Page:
Britain's main stock market closes at record high

The City, London. (Shutterstock)
Updated 17 May 2018
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Britain's main stock market closes at record high

  • The index ended Thursday's session 0.7 percent higher at 7,787.97

LONDON: Britain's FTSE 100 index of leading shares has closed at a record high.
The index ended Thursday's session 0.7 percent higher at 7,787.97, surpassing its previous peak of 7,778 in mid-January.
Since then, the index, like others around the world, has been hugely volatile. A bout of selling in February partly linked to fears about U.S. protectionism prompted many to think that stocks would endure a difficult year in 2018.
Many of those investor fears have eased and stocks around the world have advanced.
British stocks have benefited from the pound's recent renewed weakness. As well as potentially boosting exports, a lower pound is good news for many of the multinational companies listed in London, as the money they make abroad will be worth more when brought back to the U.K.


Oil dips as market eyes possible easing of OPEC supply curbs

Updated 23 May 2018
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Oil dips as market eyes possible easing of OPEC supply curbs

SINGAPORE: Oil prices edged lower on Wednesday with the possibility of higher OPEC output weighing on the market, although geopolitical risks are expected to keep prices near multi-year highs.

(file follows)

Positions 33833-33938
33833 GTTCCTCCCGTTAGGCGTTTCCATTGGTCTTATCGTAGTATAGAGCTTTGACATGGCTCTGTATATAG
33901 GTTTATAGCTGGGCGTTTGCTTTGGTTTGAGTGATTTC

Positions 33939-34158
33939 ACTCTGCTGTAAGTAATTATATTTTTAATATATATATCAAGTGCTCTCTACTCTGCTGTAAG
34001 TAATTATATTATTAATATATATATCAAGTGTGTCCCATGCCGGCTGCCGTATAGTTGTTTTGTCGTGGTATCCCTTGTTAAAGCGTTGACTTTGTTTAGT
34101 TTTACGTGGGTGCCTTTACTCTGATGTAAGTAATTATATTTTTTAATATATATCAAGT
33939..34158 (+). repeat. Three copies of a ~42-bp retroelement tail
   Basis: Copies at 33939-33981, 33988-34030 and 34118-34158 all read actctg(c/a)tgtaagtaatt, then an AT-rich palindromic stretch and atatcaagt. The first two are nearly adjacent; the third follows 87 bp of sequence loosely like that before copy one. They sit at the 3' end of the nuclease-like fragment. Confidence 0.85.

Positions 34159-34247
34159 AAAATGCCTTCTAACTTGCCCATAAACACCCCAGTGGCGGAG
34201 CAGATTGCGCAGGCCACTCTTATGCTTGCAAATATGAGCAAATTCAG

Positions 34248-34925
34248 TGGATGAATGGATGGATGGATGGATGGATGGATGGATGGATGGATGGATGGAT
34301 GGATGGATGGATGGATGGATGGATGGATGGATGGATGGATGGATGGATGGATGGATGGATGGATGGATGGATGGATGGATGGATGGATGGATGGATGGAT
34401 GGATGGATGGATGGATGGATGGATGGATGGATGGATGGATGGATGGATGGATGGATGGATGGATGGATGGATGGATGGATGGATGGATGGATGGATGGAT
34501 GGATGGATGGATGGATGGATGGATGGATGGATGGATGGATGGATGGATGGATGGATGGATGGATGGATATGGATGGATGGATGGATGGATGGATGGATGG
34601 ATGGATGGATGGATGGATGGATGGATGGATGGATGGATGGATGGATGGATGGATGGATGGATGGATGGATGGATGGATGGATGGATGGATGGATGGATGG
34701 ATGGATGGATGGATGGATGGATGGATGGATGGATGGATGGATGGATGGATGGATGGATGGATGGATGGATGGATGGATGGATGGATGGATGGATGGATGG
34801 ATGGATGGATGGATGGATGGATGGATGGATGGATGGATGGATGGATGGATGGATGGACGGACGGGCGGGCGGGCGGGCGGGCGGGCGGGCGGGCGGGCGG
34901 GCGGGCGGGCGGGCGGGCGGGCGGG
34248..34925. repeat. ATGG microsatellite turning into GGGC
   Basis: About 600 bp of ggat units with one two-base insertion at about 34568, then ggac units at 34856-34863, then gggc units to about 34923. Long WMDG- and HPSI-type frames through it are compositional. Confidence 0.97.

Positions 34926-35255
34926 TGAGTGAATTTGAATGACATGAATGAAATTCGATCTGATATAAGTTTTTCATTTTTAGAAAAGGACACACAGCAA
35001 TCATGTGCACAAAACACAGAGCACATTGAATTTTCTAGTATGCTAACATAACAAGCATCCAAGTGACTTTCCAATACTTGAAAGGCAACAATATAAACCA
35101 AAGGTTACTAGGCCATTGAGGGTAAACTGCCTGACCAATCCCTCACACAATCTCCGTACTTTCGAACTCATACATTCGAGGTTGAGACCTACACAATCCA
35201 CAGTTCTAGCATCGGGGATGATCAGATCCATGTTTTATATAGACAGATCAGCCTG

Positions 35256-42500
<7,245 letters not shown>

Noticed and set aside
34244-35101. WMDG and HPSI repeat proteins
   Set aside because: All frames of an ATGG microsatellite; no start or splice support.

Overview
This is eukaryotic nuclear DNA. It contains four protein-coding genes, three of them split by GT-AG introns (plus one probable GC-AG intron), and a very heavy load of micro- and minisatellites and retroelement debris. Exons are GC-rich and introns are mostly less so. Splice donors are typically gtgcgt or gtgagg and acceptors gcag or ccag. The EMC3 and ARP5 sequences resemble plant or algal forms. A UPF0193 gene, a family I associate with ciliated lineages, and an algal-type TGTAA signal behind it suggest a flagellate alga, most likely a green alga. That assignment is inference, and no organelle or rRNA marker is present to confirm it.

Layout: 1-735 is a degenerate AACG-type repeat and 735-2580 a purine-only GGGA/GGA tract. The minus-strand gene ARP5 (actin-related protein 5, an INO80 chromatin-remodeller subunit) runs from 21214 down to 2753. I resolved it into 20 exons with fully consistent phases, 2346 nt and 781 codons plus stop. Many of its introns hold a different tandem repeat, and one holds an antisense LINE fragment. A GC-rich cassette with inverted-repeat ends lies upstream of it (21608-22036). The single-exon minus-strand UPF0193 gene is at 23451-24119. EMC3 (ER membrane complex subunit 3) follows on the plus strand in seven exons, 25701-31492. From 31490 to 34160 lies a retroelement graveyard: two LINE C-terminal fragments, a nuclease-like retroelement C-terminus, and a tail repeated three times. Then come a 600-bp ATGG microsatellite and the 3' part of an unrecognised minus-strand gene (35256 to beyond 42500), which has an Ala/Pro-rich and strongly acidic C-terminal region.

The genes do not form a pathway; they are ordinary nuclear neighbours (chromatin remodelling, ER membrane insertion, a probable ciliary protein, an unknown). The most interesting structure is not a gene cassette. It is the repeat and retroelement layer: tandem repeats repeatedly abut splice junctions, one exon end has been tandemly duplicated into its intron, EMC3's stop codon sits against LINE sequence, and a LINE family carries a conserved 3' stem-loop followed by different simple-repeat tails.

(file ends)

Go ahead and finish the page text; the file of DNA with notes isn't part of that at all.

Brent futures fell 43 cents, or 0.5 percent, to $79.14 a barrel by 0218 GMT, after climbing 35 cents on Tuesday. Last week, the global benchmark hit $80.50 a barrel, the highest since November 2014.
US West Texas Intermediate (WTI) crude futures eased 25 cents, or 0.4 percent, to $71.95 a barrel, having climbed on Tuesday to $72.83 a barrel, the highest since November 2014.
“Looks like the market is pausing at current levels,” said Michael McCarthy, Chief Market Strategist at brokerage CMC Markets.
“If sanctions are introduced against Iran, most of the OPEC producers would like to be pumping more oil, particularly giving the higher prices.”
The Organization of the Petroleum Exporting Countries (OPEC) may decide to raise oil output as soon as June due to worries over Iranian and Venezuelan supply and after Washington raised concerns the oil rally was going too far, OPEC and oil industry sources familiar with the discussions told Reuters.
The OPEC-led supply curbs have largely cleared an inventory surplus in industrialized countries based on the deal’s original goals, and stocks continue to decline.
“...Investors are mindful of upcoming talks between Russia and Saudi Arabia about whether they should look at a controlled relaxation of over-compliance with their output cut agreement,” ANZ said in a note.
Rising supply in the US, where shale production is forecast to hit a record high in June, has limited the upward move in prices.
Concerns about a potential drop in Iranian oil exports following Washington’s exit from a nuclear arms control deal with Tehran have driven prices to multi-year highs.
On Monday, the US demanded Iran make sweeping changes — from dropping its nuclear program to pulling out of the Syrian civil war — or face severe economic sanctions.
Iran dismissed Washington’s ultimatum and one senior Iranian official said it showed the US is seeking “regime change” in Iran.
In addition, Venezuela’s crude output could drop further following a disputed presidential election.
The US is actively considering oil sanctions on Venezuela, where output has dropped by a third in two years to its lowest in decades.
US crude and distillate stockpiles fell last week, while gasoline inventories increased unexpectedly, data from industry group the American Petroleum Institute showed on Tuesday.